Despite the lightly evolved design, the new A6 under the skin is just the opposite with a new construction method resulting in 50% body shell weight loss and 50% increased rigidity.
Consistent with the previously leaked Audi Roll Out Schedule Until 2012 document, the next generation C7 Audi A6 is set to be unveiled in 2010 for the 2011 model year. With the established Audi grille and new headlamps with eye-catching LED daytime running lamps already certified, the overall A6 body design seems to confirm initial worries that it will end up looking like an enlarged Audi A4.
Despite the lightly evolved design, the new A6 under the skin is just the opposite with a new construction method resulting in 50% body shell weight loss and 50% increased rigidity. Car Online spoke with Audi chief strategist and reports the A6 will be the first model to introduce the new body structure which incorporates both steel and aluminum materials.
Similar to the ASF (Aluminum Space Frame) body construction seen in the low volume R8, TT and A8 models, the new A6 will receive this hybrid body of steel and aluminum, dubbed ASF II, consisting of an all aluminum passenger cell with steel/foam reinforcements. The front nose and rear tail sections will also be reinforced with compact and lightweight subframes which are currently being developed. As any metallurgist knows, aluminum and steel do not mate well, however, advancements in bonding techniques and epoxy resins make it possible resulting in streamlined production, top build quality and cost savings.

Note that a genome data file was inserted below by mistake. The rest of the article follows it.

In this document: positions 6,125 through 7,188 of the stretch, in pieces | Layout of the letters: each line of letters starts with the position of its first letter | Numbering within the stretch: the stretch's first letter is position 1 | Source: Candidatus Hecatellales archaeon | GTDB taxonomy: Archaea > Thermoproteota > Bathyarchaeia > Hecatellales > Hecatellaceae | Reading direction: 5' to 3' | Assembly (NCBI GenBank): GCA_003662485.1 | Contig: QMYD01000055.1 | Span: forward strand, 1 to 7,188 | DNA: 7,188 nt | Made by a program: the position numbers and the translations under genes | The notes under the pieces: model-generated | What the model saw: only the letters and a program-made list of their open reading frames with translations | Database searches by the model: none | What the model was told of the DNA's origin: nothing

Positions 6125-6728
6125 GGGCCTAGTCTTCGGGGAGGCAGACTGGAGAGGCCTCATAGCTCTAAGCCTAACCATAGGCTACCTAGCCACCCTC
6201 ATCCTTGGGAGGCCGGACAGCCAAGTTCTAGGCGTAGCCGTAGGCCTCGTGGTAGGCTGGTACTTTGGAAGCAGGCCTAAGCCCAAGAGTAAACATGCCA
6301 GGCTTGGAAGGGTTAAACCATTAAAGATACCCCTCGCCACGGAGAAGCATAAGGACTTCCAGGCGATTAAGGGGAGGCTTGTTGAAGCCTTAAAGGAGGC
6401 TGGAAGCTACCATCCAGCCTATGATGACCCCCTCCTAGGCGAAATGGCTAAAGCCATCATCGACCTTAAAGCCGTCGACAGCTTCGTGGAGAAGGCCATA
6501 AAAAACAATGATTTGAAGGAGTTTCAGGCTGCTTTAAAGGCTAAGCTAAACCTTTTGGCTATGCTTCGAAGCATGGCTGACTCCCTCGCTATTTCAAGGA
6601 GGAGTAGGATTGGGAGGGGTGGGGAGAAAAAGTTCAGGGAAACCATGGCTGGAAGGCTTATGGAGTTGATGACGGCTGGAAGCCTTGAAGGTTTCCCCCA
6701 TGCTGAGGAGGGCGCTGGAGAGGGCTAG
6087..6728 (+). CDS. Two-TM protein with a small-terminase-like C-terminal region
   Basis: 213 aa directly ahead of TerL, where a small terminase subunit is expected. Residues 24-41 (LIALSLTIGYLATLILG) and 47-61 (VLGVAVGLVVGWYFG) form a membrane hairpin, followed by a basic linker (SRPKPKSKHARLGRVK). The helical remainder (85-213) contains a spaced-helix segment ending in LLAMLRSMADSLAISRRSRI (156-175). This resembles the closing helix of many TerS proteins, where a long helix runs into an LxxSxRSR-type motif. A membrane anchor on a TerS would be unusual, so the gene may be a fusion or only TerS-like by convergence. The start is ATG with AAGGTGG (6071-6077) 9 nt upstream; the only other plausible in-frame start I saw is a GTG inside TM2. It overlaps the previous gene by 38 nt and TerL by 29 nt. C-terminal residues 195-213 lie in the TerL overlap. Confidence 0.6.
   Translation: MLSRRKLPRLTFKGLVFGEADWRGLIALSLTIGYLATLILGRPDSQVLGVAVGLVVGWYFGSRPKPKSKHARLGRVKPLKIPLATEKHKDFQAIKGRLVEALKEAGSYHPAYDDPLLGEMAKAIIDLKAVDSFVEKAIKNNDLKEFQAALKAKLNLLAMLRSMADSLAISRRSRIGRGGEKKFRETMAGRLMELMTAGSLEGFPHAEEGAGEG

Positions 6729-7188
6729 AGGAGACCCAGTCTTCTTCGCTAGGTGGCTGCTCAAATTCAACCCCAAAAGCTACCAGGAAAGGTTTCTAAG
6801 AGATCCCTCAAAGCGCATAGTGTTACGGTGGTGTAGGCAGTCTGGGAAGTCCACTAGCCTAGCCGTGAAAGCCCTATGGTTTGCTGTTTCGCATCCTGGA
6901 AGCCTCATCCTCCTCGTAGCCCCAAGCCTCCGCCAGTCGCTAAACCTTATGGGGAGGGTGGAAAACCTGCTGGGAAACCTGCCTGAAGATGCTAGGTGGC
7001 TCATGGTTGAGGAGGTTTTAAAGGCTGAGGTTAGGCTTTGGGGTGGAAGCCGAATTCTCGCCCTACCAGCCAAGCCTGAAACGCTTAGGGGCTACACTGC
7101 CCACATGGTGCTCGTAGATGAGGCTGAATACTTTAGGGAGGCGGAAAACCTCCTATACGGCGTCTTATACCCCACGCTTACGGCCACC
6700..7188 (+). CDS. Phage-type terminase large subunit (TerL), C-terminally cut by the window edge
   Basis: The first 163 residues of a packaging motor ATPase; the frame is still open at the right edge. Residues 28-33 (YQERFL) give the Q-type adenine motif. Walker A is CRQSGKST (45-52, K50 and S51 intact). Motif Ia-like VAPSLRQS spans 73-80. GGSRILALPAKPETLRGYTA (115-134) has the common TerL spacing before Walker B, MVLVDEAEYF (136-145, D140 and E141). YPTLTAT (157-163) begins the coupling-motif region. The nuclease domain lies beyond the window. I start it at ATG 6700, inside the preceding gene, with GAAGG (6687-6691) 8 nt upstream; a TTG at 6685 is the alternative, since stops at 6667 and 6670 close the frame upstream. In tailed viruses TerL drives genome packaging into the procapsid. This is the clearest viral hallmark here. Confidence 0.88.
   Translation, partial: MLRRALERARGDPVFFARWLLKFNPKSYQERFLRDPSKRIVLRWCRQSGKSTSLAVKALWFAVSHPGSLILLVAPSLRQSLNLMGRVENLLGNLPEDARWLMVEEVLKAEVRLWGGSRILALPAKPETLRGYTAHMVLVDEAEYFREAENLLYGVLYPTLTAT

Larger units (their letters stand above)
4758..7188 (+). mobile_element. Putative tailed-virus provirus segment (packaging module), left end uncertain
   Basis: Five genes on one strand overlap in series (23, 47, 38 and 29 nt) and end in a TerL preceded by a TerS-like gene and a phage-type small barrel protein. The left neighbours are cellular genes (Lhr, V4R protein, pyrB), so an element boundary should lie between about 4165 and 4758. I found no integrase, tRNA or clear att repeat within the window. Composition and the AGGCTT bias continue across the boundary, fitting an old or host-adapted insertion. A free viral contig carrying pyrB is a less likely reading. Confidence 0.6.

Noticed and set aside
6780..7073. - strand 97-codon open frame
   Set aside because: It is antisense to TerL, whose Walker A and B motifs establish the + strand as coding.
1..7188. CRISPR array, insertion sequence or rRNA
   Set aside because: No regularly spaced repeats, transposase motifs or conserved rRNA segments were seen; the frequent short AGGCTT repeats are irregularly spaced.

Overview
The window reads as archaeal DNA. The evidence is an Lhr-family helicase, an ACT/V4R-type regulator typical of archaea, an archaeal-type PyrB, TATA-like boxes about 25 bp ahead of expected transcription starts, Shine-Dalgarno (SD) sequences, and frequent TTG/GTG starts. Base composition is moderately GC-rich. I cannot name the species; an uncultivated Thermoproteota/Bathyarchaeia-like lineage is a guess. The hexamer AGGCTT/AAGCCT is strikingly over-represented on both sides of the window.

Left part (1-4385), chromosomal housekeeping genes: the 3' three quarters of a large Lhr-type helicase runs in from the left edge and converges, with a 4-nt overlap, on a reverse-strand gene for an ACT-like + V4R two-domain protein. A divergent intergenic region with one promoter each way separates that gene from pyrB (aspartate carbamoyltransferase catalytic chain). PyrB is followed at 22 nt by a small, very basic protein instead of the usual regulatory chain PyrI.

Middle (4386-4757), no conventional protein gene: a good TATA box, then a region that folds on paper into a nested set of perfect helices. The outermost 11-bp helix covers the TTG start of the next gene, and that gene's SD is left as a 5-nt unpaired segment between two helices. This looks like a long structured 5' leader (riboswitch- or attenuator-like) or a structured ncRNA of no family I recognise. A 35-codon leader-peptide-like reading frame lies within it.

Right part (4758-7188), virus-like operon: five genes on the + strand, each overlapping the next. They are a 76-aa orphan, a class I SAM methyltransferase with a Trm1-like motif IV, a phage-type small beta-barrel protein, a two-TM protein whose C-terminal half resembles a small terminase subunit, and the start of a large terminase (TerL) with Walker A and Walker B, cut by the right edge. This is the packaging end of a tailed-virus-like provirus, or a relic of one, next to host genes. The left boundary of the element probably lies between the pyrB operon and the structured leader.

After the A6, the ASF II system will be introduced in the A8 and new A7. However, the challenge for Audi engineers will be applying the technology to its smaller cars. Audi engineers are currently exploring how alloys can be used on the Mk2 A3 and upcoming A1.
Clearly the advantages of a lighter vehicle are most evident in improved handling, fuel economy and reduced emissions. For example, applying the ASF II to the heavy Q7 SUV could save as much as 300 kg. However, Audi needs to be more competitive in the handling department and this ASF II system puts them one step closer to narrowing that gap between its German rear-wheel-drive brothers, the BMW 5 Series and Mercedes E-Class.